Reasons Why Patients Change Doctors and Ideas to Stop the Departures
Thursday, January 3, 2019
While doctors sometimes "fire" uncooperative or non-paying patients, the reverse can also happen. Patients can become dissatisfied with their current physicians and switch to new ones. Obviously, this might not be good for your pocketbook or reputation.
Sometimes, there's nothing you can say to departing patients besides wishing them well. For example, if a patient moves out of the area, you are unlikely to provide future treatment to them. But, in other cases, you can take control over the issues driving patients out the door and make needed changes.
Seven Reasons for a Switch
So why do patients switch to a new doctor? Here are seven possible reasons:
1. The practice seems disorganized. Physician practices can be very busy places, but they shouldn't appear disorganized. For example, telephone calls shouldn't be returned late or not at all. Or it shouldn't take several calls to make an appointment or request a prescription refill.
In some practices, patients spend too much time in the waiting room and then sitting alone in the exam room. Another big "no-no" is having error-ridden personal records and insurance forms. Staff members should be clear and consistent regarding your practice's policies for everything from making appointments to paying bills.
2. Confidence has declined. Most patients take their physicians' competence for granted. But if, after an office visit, a patient feels uneasy about the doctor's decisions and recommendations, he or she may not return. If you feel like you're not projecting an air of certainty when making diagnoses, it may be time to brush up on your communication skills.
3. Practice knowledge is out-of-date. It might be daunting for physicians to keep up with the latest findings in their fields of medicine. Nevertheless, you must convey your efforts to do so to your patients. Beginning a recommendation with, "I just read in the New England Journal of Medicine that …" can make a difference.
4. The doctor doesn't listen. An office visit shouldn't leave a patient feeling that he or she has no choice but to accept the doctor's recommendations. Patients should have your undivided attention and feel comfortable raising questions. Something is wrong if the patient feels unable to speak up. Welcome each patient as an active participant in managing his or her health, and listen to what they have to say.
5. Desired amenities are missing. The quality of the practice's medicine may be excellent, but lacking just a few key features may alienate some patients. The office location, for example, may be difficult to reach by public transportation. Or perhaps it has inadequate parking.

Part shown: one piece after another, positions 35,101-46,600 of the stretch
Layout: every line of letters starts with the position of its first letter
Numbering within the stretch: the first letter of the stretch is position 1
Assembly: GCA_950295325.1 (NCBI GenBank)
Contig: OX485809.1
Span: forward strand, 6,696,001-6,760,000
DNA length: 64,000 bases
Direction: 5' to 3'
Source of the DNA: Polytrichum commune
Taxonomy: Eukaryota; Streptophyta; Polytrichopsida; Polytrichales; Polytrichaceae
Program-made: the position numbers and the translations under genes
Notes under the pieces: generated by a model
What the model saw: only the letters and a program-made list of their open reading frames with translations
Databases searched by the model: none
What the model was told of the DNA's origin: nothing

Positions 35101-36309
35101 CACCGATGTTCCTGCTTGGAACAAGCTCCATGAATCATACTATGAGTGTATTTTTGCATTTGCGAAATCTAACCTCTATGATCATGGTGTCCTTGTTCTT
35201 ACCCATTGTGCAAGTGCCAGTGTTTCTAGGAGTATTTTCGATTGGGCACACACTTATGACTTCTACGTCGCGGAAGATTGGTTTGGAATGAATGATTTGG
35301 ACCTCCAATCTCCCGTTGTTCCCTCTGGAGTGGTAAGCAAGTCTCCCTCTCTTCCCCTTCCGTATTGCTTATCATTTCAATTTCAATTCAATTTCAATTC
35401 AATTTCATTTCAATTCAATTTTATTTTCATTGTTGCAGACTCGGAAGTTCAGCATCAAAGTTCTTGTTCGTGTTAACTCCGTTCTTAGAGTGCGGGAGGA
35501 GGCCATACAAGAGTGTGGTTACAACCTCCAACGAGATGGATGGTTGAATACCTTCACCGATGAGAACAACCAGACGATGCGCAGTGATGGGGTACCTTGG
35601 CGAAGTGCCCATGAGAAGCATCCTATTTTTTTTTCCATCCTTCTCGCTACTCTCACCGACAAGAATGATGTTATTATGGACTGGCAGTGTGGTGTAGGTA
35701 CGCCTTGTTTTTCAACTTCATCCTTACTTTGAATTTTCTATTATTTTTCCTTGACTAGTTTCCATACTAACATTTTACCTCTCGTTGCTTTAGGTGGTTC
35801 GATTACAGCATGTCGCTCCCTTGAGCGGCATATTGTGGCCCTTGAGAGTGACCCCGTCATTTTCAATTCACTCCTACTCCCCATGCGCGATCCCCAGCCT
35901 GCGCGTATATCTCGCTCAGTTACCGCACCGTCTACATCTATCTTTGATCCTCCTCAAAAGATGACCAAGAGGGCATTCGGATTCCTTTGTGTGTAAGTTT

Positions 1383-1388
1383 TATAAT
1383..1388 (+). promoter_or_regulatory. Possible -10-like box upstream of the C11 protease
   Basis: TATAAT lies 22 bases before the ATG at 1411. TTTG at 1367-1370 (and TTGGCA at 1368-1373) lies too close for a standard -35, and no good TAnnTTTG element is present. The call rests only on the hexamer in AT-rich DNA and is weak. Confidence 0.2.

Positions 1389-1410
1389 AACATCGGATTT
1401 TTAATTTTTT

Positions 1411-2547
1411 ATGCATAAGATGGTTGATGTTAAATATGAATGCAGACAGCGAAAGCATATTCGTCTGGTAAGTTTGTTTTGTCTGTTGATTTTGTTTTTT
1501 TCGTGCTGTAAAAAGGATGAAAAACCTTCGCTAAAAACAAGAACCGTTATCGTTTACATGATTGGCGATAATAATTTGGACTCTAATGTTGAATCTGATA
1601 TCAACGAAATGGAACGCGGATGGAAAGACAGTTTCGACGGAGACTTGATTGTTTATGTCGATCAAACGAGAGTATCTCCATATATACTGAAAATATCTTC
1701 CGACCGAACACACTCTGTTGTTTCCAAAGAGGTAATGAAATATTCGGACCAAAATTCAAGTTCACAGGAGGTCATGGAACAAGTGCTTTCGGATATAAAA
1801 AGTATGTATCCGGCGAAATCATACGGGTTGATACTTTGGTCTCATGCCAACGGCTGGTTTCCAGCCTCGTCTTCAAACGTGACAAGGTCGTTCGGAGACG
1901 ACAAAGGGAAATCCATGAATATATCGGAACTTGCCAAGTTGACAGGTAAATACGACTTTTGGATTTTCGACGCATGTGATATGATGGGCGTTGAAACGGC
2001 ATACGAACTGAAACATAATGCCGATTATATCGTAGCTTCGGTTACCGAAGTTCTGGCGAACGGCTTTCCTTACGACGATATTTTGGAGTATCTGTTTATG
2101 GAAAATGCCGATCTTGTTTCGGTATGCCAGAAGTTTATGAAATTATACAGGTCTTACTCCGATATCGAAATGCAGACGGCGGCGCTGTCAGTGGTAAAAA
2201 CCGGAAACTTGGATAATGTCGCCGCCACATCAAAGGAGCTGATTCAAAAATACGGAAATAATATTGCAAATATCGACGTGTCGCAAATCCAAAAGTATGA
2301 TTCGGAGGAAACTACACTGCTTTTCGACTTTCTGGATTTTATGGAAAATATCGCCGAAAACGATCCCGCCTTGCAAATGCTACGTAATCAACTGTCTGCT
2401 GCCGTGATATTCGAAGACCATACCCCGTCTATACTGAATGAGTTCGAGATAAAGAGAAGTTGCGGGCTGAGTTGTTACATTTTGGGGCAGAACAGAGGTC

Some practices may have inconvenient office hours or no extended hours. Maybe the doctor is unwilling or unable to communicate by email. Such amenities may be mandatory for some patients.
6. The doctor has poor bedside manner. Obviously, the way a doctor deals with patients is critical. Patients aren't likely to stick with a physician who's unsympathetic or disrespectful. They want a doctor who understands not only how to treat their medical condition, but also how it affects other areas of their lives.
With time, it's possible to improve one's bedside manner. An understanding, empathetic demeanor will help you both retain patients and improve their adherence to your medical directives.
7. The practice doesn't accept a patient's health plan. Many patients won't stay with a practice that charges more for the same care offered by another physician. This can happen if the practice doesn't accept the patient's health plan or charges out-of-pocket fees that patients consider excessive.
If you haven't already, establish a strategic goal of signing contracts with all major health plans typical to your market. A benchmark comparison of your practice's fees will indicate whether you need to adjust them.
Turning Bad to Good
If you've noted any of the above issues in your practice, consider taking corrective action as soon as possible. Start by becoming more alert to what patients are saying -- both verbally and non-verbally -- about their experiences. Send out regular patient satisfaction surveys and note specific problems and trends.
Also consider hiring an independent consultant to conduct periodic patient focus groups. Just as retail stores use "mystery shoppers" to uncover customer grievances, consider arranging visits by "mystery patients."